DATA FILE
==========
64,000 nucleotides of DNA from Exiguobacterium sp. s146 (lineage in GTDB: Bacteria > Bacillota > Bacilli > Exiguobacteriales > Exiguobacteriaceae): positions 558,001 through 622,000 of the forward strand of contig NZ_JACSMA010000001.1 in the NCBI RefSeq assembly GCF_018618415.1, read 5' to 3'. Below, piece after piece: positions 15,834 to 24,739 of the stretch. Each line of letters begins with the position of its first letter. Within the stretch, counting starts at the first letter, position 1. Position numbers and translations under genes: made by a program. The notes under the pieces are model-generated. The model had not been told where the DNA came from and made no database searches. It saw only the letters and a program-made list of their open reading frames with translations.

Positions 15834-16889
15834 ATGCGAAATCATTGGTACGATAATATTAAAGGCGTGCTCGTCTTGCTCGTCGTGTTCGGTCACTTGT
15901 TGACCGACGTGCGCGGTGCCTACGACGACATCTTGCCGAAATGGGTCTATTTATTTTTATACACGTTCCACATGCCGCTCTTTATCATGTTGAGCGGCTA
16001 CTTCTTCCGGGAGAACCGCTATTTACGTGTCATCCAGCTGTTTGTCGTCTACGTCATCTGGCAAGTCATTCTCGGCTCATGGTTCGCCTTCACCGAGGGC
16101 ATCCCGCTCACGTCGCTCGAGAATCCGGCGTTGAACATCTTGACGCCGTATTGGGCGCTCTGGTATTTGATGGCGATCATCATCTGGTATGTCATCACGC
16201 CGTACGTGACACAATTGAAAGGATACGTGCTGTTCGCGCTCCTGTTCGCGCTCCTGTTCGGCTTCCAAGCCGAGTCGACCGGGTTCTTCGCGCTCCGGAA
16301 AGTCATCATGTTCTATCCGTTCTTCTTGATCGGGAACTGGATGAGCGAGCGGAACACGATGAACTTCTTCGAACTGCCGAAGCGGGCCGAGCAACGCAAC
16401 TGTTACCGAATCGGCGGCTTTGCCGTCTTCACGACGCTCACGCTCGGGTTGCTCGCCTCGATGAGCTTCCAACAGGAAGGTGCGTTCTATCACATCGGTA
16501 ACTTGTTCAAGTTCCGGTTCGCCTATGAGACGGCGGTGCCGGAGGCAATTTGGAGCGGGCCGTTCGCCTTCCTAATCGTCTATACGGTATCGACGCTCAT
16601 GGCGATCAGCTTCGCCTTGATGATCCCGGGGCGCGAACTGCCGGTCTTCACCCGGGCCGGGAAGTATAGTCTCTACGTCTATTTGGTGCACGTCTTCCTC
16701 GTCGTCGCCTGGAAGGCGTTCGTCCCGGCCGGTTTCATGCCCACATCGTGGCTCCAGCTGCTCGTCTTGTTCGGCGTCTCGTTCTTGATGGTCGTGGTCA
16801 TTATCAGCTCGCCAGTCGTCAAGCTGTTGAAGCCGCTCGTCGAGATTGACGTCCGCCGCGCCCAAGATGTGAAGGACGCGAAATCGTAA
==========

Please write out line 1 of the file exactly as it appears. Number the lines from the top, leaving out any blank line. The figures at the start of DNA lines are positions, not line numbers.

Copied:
64,000 nucleotides of DNA from Exiguobacterium sp. s146 (lineage in GTDB: Bacteria > Bacillota > Bacilli > Exiguobacteriales > Exiguobacteriaceae): positions 558,001 through 622,000 of the forward strand of contig NZ_JACSMA010000001.1 in the NCBI RefSeq assembly GCF_018618415.1, read 5' to 3'. Below, piece after piece: positions 15,834 to 24,739 of the stretch. Each line of letters begins with the position of its first letter. Within the stretch, counting starts at the first letter, position 1. Position numbers and translations under genes: made by a program. The notes under the pieces are model-generated. The model had not been told where the DNA came from and made no database searches. It saw only the letters and a program-made list of their open reading frames with translations.